My motto is, Have ringtones, will annoy. Yes, dear readers, I’m an iPhone-toting, walking-talking ringtone factory. My Mac helps me to create special ringtones for friends, family members, clients, medical staff at the rehab center, even my parole officer.
Why? How? Why? Because it sounds so cool to have a custom sound match a caller. How? The Mac, of course.
Pfft! Who Pays For Ringtones?
Seriously. Who pays for ringtones? It’s a new age. One where the cell phone companies are no longer the overlords on everything on your phone.
In fact, about all they’re good for is complaining to about dropped calls, and complaining to about bandwidth limits.
Ringtones once were a multi-billion dollar business. Apple pretty much destroyed that industry, too.
Why? How? Because it’s so friction’ easy to create your own ringtones. My Mac is adorned with half a dozen ringtone creation apps, some good, some not. Some free, some that should be used as punishment when you vote for the wrong guy. Again.
Alright, I’m getting a little behind myself.
A Few Bucks Makes Ringtones
Ringer is a Mac app that costs a few dimes and nickels, but makes ringtones drop dead easier than pulling lint from your belly button.
The action starts easy enough. Open Ringer. Select a song from your iTunes Library (in the Sidebar). Drag it to the sign that says, Drag Song Here.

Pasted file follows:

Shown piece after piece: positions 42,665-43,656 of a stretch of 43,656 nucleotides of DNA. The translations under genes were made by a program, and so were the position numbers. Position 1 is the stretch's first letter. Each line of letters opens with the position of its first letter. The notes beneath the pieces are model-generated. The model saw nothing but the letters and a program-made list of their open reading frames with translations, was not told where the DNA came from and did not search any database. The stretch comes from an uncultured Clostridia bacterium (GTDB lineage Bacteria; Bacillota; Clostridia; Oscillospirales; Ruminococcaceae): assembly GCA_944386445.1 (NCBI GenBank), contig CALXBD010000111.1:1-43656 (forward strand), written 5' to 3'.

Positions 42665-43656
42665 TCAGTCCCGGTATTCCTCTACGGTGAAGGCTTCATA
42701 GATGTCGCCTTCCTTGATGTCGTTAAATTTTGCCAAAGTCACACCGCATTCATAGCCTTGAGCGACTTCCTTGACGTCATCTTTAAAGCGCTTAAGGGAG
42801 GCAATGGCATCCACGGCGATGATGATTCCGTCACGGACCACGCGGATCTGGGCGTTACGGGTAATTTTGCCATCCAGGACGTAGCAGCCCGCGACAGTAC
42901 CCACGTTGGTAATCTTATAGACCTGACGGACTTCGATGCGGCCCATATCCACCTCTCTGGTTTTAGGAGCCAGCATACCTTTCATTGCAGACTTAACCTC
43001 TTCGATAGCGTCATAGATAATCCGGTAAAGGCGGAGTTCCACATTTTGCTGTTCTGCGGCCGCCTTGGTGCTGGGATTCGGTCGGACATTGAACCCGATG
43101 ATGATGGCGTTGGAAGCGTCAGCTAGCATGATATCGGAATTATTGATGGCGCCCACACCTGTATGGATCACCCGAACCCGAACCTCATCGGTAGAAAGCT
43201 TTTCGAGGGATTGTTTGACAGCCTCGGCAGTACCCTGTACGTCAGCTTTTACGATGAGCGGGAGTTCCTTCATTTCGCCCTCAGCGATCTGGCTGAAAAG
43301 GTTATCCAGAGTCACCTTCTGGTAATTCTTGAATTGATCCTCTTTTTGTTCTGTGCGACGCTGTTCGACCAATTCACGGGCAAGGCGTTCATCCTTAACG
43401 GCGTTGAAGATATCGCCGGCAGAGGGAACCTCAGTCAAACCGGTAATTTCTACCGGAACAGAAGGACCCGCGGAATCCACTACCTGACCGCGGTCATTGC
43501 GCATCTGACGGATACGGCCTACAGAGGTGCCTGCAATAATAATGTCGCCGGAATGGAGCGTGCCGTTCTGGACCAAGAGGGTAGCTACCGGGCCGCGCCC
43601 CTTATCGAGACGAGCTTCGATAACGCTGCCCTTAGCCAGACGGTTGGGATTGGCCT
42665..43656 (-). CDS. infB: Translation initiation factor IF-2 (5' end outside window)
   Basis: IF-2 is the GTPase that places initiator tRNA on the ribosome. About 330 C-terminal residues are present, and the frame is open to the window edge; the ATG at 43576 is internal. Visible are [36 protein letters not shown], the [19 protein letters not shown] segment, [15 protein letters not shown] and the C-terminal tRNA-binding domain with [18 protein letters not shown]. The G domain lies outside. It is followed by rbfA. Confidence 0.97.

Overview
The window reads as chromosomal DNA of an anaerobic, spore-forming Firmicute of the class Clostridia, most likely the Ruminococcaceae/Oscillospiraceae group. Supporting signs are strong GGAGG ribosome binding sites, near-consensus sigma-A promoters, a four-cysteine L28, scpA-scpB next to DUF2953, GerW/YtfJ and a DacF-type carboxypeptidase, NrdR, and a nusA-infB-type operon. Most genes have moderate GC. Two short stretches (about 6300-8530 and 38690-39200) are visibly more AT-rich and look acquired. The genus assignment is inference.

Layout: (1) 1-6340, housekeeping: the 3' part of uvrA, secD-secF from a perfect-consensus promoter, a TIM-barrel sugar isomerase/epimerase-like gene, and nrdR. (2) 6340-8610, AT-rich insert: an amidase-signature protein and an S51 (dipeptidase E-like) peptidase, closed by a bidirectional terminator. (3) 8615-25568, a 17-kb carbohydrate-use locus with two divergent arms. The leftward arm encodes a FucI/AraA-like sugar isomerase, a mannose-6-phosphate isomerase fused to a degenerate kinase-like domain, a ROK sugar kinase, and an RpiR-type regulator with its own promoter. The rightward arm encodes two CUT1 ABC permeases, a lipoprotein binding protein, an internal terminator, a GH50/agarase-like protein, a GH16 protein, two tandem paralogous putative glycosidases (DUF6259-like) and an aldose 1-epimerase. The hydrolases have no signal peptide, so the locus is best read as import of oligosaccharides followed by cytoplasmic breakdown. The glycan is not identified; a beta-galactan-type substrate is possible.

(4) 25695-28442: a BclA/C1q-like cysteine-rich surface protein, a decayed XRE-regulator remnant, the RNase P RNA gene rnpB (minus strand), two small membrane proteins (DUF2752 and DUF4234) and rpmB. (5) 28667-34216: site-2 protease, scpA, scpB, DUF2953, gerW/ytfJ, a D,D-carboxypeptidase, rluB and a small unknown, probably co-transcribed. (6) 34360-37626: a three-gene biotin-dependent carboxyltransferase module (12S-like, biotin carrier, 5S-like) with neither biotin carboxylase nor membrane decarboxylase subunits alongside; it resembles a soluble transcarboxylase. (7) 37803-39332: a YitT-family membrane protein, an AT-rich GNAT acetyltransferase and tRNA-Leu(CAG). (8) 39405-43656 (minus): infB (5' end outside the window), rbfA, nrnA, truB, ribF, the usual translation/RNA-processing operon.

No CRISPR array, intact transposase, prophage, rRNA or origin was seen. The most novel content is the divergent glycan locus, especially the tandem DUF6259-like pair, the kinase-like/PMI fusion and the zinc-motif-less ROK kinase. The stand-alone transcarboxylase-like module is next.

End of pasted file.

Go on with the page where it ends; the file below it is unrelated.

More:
Easy so far, right? Ringer gives you typical audio wave forms so you can edit the audio you don’t want to keep, and to make sure the ringtone is the correct length.
Select a section of audio, and edit, accordingly. The Fade In And Fade Out buttons make the ringtone play smoothly.
Click the Preview button to listen to your ringtone creation.
When you’ve got the whole thing sounding just the way you want (loud enough to annoy only slightly, but identifiable as to caller), then click the Save As button.
Ringer moves the ringtone into iTunes and iTunes moves it to your iPhone the next time you sync the two.
Caveats? Navigating music in the iTunes Library is easy, but you won’t be able to edit DRM songs (anything you’ve burned via CD will work fine).
There’s not much to not like about Ringer. It’s easy for iTunes and iPhone users, but for Android and BlackBerry and Nokia and Windows Phone 7 users, the ringtone audio may work, but you have to figure out a way to copy it from your Mac to one of those substandard devices.
Can’t afford the price of a cup of coffee? Here’s How To Make Free iPhone Ringtones On A Mac.